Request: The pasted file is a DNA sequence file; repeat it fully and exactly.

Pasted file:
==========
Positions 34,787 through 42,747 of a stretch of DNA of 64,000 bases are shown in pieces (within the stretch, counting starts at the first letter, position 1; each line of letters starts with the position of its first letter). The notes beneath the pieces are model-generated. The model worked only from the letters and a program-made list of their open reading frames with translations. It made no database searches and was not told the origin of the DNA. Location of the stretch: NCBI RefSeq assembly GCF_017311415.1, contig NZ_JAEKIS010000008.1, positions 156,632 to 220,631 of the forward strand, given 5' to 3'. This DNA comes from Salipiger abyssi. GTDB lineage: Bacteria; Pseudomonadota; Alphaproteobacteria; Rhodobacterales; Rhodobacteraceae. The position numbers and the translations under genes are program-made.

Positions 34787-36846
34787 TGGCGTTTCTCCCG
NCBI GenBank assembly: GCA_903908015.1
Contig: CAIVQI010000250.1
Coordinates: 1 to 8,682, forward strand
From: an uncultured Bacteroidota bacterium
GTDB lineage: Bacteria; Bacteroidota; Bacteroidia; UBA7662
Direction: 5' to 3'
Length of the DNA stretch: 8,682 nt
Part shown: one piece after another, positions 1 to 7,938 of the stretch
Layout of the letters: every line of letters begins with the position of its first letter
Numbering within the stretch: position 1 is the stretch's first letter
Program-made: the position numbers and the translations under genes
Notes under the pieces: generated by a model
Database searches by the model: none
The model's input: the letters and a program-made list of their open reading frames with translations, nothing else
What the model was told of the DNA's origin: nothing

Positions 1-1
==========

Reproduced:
Positions 34,787 through 42,747 of a stretch of DNA of 64,000 bases are shown in pieces (within the stretch, counting starts at the first letter, position 1; each line of letters starts with the position of its first letter). The notes beneath the pieces are model-generated. The model worked only from the letters and a program-made list of their open reading frames with translations. It made no database searches and was not told the origin of the DNA. Location of the stretch: NCBI RefSeq assembly GCF_017311415.1, contig NZ_JAEKIS010000008.1, positions 156,632 to 220,631 of the forward strand, given 5' to 3'. This DNA comes from Salipiger abyssi. GTDB lineage: Bacteria; Pseudomonadota; Alphaproteobacteria; Rhodobacterales; Rhodobacteraceae. The position numbers and the translations under genes are program-made.

Positions 34787-36846
34787 TGGCGTTTCTCCCG
NCBI GenBank assembly: GCA_903908015.1
Contig: CAIVQI010000250.1
Coordinates: 1 to 8,682, forward strand
From: an uncultured Bacteroidota bacterium
GTDB lineage: Bacteria; Bacteroidota; Bacteroidia; UBA7662
Direction: 5' to 3'
Length of the DNA stretch: 8,682 nt
Part shown: one piece after another, positions 1 to 7,938 of the stretch
Layout of the letters: every line of letters begins with the position of its first letter
Numbering within the stretch: position 1 is the stretch's first letter
Program-made: the position numbers and the translations under genes
Notes under the pieces: generated by a model
Database searches by the model: none
The model's input: the letters and a program-made list of their open reading frames with translations, nothing else
What the model was told of the DNA's origin: nothing

Positions 1-1